Some of the highlights from this week include:
- Te Matatini Kapa Haka festival brings thousands to the capital
- Tax Working Group final report released
- Anniversary of 2011 Christchurch earthquake
- Biosecurity NZ swings into action following news of Queensland fruitfly
- Largest police workforce in NZ history
Read more below...
Te Matatini took over Wellington this week, with people flocking in their thousands to attend the world's largest Kapa Haka festival. While for some it was a great chance to experience Kapa Haka excellence, for many others the festival was also an opportunity to reconnect with friends and whānau. Te Matatini ensures the continued celebration the Kapa Haka tradition, and allows people from all walks of life to enjoy Māori performing arts and expression of Māori cultural identity on the national stage. The cultural festival was attended by many of our MPs, including our Prime Minister Jacinda Ardern.
The Tax Working Group released their final report this week.
The TWG is an independent entity from the Government. Their report provides a number of recommendations on how to make our tax system fairer.
Our Coalition Government will take a measured response to this report. We will work together to take into consideration the reports findings, and to find consensus on the best overall package for New Zealanders. We are not bound to accept the recommendations it put forward. It is highly unlikely all recommendations will need to be implemented.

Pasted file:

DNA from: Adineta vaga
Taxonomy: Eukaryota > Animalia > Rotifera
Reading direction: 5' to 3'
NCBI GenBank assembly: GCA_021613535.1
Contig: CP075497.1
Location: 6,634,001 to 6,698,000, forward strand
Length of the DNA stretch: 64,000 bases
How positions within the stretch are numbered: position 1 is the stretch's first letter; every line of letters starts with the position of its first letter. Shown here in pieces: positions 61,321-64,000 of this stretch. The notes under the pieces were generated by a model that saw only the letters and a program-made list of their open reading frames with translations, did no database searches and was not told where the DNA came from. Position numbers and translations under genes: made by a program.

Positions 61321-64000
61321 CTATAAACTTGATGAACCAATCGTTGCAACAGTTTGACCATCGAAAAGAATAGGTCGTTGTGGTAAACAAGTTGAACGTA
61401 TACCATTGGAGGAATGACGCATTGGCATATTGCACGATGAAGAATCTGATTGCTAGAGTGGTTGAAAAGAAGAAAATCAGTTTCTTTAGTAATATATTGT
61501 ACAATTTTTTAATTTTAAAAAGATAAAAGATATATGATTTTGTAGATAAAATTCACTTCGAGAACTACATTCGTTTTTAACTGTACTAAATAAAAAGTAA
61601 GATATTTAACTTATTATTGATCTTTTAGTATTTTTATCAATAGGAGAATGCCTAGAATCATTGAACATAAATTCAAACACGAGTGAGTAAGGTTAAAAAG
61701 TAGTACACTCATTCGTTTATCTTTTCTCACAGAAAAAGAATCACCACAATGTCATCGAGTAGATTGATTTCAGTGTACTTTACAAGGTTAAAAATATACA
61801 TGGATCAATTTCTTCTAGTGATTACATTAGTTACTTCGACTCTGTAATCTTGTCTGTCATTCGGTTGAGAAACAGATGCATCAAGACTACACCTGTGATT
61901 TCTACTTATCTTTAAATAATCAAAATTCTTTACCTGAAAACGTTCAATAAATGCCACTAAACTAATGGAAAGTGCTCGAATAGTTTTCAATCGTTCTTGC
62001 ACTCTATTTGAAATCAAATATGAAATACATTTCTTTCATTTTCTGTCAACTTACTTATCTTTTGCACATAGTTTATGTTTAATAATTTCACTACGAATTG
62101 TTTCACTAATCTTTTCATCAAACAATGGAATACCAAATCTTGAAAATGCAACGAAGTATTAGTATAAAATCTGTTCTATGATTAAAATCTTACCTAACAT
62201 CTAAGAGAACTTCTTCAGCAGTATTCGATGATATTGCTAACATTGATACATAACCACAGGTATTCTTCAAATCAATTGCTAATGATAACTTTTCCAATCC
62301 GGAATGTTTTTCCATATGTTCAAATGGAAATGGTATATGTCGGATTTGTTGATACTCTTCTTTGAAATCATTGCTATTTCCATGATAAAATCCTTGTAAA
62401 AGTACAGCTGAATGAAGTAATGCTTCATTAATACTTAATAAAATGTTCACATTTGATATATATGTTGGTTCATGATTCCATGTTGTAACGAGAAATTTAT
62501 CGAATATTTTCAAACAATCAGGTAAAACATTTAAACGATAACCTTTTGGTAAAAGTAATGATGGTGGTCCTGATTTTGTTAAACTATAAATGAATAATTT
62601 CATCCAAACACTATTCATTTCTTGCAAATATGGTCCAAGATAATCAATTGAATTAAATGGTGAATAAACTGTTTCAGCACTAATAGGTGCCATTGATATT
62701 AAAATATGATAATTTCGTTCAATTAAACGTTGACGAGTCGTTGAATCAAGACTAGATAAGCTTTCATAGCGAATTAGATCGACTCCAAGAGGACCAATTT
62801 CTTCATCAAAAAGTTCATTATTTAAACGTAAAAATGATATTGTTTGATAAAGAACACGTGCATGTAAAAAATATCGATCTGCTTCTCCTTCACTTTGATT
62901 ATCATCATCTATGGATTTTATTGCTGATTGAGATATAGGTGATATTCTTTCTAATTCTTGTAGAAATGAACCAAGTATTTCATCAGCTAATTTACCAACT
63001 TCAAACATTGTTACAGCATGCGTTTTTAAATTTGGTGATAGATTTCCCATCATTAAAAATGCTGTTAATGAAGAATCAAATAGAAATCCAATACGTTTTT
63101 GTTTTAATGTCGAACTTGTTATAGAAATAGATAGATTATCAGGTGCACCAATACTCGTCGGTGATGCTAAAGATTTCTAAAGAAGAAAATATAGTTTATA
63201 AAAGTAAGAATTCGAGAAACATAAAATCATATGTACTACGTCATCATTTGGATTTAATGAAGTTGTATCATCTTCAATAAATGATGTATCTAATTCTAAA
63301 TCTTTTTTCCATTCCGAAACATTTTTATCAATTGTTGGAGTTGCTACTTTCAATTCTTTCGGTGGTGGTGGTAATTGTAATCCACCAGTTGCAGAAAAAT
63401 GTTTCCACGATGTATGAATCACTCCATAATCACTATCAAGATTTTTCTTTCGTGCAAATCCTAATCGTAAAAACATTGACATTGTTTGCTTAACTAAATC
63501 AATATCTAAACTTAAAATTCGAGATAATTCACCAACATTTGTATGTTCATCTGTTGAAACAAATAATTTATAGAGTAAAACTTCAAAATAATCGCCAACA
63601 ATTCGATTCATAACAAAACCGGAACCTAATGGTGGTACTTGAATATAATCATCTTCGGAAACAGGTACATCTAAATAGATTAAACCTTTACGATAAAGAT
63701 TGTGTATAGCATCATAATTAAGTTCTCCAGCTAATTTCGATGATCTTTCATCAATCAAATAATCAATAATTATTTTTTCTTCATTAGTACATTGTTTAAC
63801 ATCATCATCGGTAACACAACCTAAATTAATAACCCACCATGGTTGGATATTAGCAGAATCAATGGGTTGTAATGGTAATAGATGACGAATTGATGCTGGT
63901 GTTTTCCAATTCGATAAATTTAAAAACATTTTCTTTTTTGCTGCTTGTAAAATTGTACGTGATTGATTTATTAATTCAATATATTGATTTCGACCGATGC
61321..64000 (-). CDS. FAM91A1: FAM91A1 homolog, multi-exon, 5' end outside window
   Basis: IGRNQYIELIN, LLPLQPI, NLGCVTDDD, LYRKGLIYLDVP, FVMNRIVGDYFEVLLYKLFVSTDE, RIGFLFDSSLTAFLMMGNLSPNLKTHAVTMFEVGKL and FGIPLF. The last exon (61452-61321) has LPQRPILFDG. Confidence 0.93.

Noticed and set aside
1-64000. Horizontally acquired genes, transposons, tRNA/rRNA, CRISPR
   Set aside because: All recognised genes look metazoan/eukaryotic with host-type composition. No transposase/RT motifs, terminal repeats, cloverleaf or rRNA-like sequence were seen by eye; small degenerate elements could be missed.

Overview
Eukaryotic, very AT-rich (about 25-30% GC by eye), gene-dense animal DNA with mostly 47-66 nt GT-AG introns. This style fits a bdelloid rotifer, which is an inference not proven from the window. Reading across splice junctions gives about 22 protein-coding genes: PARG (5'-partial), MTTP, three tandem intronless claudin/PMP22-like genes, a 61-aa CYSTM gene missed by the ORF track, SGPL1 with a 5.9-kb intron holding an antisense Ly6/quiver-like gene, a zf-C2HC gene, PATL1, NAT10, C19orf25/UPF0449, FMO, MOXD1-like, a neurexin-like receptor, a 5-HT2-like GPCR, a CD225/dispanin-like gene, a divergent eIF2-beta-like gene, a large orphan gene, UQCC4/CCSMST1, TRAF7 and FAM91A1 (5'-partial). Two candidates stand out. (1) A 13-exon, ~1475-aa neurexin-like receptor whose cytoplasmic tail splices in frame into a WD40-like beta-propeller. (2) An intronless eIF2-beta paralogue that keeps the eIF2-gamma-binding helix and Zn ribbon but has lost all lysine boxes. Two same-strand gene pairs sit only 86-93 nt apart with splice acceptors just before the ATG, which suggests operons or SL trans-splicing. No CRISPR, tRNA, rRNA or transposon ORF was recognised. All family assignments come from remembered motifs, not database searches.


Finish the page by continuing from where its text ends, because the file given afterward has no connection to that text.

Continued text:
Friday was the anniversary of Christchurch's 2011 earthquake. The Prime Minister posted this to mark the importance of the day and remember those still affected.
The second find of an unwanted fruit fly has triggered New Zealand’s most well-oiled biosecurity response.
This is a pest that could significantly harm our $5.5 billion horticulture sector and is why the Government is committed to do what it takes to keep it from establishing here.
There will be cross agency support for Biosecurity NZ to ensure it can call on all the resources it needs given the fruit fly responses alongside Mycoplasma bovis.
Police Minister Stuart Nash celebrated a new milestone this week as the Police workforce reached the highest figure in its history.
The total number of frontline officers, support staff, and others in the organisation who work to keep communities safe has now passed the 13,000 mark.
The organisation is made up of frontline officers, recruits in training, and non-constabulary support staff. While the workforce of uniformed and plain-clothed officers is often the most visible face of Police, it is also important to acknowledge those who work behind the scenes to keep our communities safe.
This number demonstrates how we've been working hard to create strong and secure communities for New Zealanders across the country.